School Autonomy and accountability can lead to improvement in student learning

I recently had the pleasure to listen to Michael Davidson a senior statistician from the OECD. I was particularly fascinated to hear that the 2009 PISA results suggest that some features of school autonomy and accountability are associated with better performance.

In countries where schools enjoy autonomy over their curricula and assessments, students tend to perform better, after accounting for national income. School autonomy over these matters accounts for around 25% of the performance differences among countries that participated in PISA.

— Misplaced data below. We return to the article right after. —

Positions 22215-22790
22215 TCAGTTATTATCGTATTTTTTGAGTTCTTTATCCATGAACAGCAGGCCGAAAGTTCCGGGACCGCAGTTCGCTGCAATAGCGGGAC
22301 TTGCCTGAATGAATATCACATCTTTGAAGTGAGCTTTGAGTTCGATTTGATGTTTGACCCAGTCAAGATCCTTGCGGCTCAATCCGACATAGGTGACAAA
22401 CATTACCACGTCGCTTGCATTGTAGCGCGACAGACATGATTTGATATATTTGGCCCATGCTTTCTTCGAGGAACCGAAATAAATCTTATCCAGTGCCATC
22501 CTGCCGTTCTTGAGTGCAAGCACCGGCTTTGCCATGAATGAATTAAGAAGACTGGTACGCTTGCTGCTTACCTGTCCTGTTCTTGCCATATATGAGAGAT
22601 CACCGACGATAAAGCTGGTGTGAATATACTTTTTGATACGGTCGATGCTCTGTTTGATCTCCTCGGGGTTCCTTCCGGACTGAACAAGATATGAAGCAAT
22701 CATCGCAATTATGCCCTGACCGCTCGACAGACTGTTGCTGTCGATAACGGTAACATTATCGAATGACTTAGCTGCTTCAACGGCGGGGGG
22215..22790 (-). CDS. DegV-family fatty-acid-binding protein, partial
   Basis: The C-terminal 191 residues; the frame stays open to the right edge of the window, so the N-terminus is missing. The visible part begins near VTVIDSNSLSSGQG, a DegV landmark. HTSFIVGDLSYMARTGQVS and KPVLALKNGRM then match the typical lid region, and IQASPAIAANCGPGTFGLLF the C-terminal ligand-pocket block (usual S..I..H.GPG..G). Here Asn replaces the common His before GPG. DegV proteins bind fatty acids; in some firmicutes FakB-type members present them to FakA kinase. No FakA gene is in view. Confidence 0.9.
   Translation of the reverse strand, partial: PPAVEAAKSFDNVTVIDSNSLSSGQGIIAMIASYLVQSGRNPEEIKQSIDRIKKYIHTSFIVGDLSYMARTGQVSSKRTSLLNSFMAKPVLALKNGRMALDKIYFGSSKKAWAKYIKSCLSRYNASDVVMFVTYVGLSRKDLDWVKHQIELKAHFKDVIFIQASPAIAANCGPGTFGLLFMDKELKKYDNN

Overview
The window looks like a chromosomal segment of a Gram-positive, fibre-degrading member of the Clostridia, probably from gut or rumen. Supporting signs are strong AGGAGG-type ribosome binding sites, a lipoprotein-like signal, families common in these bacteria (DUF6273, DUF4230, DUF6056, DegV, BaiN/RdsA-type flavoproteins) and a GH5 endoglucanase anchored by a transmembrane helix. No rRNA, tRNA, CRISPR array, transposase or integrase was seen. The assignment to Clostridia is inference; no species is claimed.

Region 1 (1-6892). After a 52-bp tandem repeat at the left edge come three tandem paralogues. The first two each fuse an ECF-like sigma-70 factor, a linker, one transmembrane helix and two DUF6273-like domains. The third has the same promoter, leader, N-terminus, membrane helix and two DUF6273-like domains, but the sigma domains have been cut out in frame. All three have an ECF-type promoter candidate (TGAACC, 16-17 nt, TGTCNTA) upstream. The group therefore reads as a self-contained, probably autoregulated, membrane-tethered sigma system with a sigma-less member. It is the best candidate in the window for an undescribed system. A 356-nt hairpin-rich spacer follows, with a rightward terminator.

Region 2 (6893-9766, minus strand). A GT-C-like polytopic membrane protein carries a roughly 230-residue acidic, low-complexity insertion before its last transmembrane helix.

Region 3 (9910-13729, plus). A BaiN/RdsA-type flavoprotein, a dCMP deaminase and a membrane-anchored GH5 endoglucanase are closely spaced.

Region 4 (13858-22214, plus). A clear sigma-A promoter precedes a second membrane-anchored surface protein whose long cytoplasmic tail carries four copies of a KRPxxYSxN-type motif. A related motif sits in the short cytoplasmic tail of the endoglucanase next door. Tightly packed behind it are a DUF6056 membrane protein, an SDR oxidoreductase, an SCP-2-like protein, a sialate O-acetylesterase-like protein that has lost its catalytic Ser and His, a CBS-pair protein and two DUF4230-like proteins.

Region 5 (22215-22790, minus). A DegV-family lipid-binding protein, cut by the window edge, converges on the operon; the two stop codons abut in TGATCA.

While other relationships between a single feature of school governance and student performance are harder to discern, analyses of PISA results have concluded that:

In countries where schools have greater autonomy over what is taught and how students are assessed, students tend to perform better.

Within those countries where schools post achievement data publicly and, in so doing, are held accountable for performance results, those schools that enjoy greater autonomy over resource allocation tend to perform better than those granted less autonomy over their curricula.

However, in countries where there are no such accountability arrangements, the reverse is true.